To examine concordance and mosaicism in eggs and embryos

CARE Nottingham

The Chromosome number in egg cells will be compared with the chromosome number of a cell in the day three embryo and then the chromosome number of a cell in the day three embryo will be compared with the chromosome number of cells in a blastocyst (an embryo that develops on day five or six).

The chromosome number of cells in three different areas of the blastocyst will be compared, to look at the consistency of chromosomes within the same embryo. This research will allow us to understand if removing cells from eggs or embryos or blastocysts is an accurate way of predicting the chromosome status of the embryo as a whole.

Developing criteria for estimating quality of stem cells derived from human embryos

Guys Hospital, London

Stem cells are unique cell populations that can copy themselves exactly and turn into new cell types (such as muscle or brain cells). Stem cells can be obtained at the early stages of embryo development; these cells are called human embryonic stem cells (hESC).

They also could be used in research to develop drugs to treat serious diseases, or to repair organs following a stroke or heart attack. Although there is a lot of hype around stem cells their potential is not fully realised yet. The project involves measuring and observing the way stem cells copy each other so that researchers can define norms and standardise protocols that would assure quality and assurance in the use of stem cells. The hESCs are programmed to turn into a specific cell type, so the researchers will try to figure out how to know what kind of cell a hESC will turn into.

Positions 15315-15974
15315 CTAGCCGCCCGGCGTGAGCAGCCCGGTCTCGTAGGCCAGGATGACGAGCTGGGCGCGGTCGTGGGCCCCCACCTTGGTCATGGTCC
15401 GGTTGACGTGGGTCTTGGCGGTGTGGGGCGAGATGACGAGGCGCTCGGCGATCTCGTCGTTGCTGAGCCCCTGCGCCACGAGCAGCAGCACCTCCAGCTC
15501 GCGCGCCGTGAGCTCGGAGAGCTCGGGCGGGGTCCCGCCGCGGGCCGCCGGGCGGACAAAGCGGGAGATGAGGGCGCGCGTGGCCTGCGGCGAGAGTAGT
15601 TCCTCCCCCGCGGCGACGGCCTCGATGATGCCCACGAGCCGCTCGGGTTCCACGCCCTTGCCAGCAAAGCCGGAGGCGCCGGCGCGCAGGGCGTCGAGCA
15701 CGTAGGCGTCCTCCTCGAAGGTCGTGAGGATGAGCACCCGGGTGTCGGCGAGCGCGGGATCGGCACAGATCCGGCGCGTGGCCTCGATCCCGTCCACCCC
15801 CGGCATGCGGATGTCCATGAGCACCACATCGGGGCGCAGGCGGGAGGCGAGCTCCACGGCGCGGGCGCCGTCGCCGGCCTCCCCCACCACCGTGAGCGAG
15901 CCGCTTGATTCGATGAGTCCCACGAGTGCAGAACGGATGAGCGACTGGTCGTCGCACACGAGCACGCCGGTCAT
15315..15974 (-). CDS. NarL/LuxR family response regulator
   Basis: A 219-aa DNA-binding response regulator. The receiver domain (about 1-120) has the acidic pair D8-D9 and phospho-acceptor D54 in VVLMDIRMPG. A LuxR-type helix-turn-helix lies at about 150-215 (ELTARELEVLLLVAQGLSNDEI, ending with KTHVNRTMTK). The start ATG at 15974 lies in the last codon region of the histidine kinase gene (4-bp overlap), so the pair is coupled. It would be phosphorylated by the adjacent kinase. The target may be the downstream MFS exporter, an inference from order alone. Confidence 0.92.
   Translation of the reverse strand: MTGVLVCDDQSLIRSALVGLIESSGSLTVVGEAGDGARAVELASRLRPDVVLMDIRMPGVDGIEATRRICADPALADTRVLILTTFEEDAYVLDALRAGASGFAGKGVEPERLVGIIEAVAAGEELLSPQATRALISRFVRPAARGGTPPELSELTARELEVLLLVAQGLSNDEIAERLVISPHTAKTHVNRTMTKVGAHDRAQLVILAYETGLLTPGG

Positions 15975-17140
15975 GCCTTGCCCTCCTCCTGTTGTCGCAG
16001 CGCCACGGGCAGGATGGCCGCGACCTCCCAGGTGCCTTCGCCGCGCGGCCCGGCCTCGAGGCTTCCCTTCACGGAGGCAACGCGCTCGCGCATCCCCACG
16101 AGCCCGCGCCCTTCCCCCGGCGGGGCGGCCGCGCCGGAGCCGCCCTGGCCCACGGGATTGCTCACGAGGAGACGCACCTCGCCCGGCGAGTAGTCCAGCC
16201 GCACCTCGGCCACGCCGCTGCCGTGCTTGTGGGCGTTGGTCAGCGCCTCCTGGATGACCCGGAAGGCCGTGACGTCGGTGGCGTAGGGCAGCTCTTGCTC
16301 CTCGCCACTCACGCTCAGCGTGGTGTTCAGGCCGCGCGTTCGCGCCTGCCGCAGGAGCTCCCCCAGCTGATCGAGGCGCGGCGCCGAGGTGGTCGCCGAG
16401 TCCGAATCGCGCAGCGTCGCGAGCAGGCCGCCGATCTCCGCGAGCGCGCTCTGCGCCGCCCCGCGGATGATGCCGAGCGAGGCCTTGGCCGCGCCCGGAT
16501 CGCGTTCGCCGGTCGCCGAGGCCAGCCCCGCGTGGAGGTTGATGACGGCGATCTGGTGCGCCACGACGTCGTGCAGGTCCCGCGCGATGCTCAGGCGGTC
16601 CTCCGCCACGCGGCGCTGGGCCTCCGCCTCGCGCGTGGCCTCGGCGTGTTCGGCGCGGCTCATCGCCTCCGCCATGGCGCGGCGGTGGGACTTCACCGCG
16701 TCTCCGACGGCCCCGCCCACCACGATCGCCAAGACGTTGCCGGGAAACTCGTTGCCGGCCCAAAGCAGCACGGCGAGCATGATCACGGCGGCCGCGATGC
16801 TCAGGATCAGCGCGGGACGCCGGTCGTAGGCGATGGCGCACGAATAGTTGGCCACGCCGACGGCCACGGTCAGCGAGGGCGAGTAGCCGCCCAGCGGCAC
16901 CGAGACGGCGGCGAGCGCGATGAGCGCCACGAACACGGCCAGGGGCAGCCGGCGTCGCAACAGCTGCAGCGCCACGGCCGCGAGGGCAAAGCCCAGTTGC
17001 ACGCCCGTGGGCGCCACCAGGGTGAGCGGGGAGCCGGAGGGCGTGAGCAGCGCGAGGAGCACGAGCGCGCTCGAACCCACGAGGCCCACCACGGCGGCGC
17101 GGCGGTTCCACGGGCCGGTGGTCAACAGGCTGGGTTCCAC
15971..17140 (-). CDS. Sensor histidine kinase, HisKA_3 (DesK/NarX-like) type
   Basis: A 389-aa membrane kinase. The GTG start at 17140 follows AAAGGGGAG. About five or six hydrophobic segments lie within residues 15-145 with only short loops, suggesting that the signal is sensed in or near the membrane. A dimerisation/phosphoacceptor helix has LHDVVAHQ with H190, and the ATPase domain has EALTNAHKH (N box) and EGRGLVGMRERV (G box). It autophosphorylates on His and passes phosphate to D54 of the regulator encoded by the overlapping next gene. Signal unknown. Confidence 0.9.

Development of a model to study implantation in the human

Oxford Fertility

The purpose of this project is to discover more about the processes that occur during early embryo development and when an embryo implants. The researchers are examining the process of implantation to find out how the presence of an embryo is picked up by the mother. They will also investigate interactions between the embryo and a structure in the uterus called the endometrium where implantation takes place. This research will help clinics to select the best embryos for transfer to the womb and increase chances of successful implantation.

In vitro development and implantation of normal human preimplantation embryos and comparison with uni- or polypronucleate pre-embryos

University of Manchester and St Mary’s Hospital